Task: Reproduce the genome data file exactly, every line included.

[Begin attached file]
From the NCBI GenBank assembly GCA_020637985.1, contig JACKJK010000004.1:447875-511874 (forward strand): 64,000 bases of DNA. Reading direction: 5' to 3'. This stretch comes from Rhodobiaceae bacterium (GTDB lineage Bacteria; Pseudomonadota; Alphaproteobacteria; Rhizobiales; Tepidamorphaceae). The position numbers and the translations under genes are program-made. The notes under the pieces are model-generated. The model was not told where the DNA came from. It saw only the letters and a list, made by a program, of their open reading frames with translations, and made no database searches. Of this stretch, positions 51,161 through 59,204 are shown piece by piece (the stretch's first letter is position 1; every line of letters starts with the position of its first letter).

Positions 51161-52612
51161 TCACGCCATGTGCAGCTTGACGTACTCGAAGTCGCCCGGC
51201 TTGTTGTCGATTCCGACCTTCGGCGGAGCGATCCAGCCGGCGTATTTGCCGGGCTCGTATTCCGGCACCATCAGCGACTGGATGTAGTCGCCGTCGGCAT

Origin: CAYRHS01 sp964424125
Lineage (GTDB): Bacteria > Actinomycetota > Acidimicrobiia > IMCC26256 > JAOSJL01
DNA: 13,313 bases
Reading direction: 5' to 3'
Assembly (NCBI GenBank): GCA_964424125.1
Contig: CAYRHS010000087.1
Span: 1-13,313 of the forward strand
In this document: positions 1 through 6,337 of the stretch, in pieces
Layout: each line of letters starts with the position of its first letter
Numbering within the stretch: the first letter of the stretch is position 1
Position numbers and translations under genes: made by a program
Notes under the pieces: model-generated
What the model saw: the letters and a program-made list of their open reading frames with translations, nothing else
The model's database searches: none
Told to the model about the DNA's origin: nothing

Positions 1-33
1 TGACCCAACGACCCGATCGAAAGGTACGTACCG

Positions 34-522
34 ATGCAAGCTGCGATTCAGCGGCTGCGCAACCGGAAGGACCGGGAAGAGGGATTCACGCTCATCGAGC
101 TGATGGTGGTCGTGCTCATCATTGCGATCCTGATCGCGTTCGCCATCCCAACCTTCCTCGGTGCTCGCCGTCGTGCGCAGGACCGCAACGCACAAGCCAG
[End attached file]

From the NCBI GenBank assembly GCA_020637985.1, contig JACKJK010000004.1:447875-511874 (forward strand): 64,000 bases of DNA. Reading direction: 5' to 3'. This stretch comes from Rhodobiaceae bacterium (GTDB lineage Bacteria; Pseudomonadota; Alphaproteobacteria; Rhizobiales; Tepidamorphaceae). The position numbers and the translations under genes are program-made. The notes under the pieces are model-generated. The model was not told where the DNA came from. It saw only the letters and a list, made by a program, of their open reading frames with translations, and made no database searches. Of this stretch, positions 51,161 through 59,204 are shown piece by piece (the stretch's first letter is position 1; every line of letters starts with the position of its first letter).

Positions 51161-52612
51161 TCACGCCATGTGCAGCTTGACGTACTCGAAGTCGCCCGGC
51201 TTGTTGTCGATTCCGACCTTCGGCGGAGCGATCCAGCCGGCGTATTTGCCGGGCTCGTATTCCGGCACCATCAGCGACTGGATGTAGTCGCCGTCGGCAT

Origin: CAYRHS01 sp964424125
Lineage (GTDB): Bacteria > Actinomycetota > Acidimicrobiia > IMCC26256 > JAOSJL01
DNA: 13,313 bases
Reading direction: 5' to 3'
Assembly (NCBI GenBank): GCA_964424125.1
Contig: CAYRHS010000087.1
Span: 1-13,313 of the forward strand
In this document: positions 1 through 6,337 of the stretch, in pieces
Layout: each line of letters starts with the position of its first letter
Numbering within the stretch: the first letter of the stretch is position 1
Position numbers and translations under genes: made by a program
Notes under the pieces: model-generated
What the model saw: the letters and a program-made list of their open reading frames with translations, nothing else
The model's database searches: none
Told to the model about the DNA's origin: nothing

Positions 1-33
1 TGACCCAACGACCCGATCGAAAGGTACGTACCG

Positions 34-522
34 ATGCAAGCTGCGATTCAGCGGCTGCGCAACCGGAAGGACCGGGAAGAGGGATTCACGCTCATCGAGC
101 TGATGGTGGTCGTGCTCATCATTGCGATCCTGATCGCGTTCGCCATCCCAACCTTCCTCGGTGCTCGCCGTCGTGCGCAGGACCGCAACGCACAAGCCAG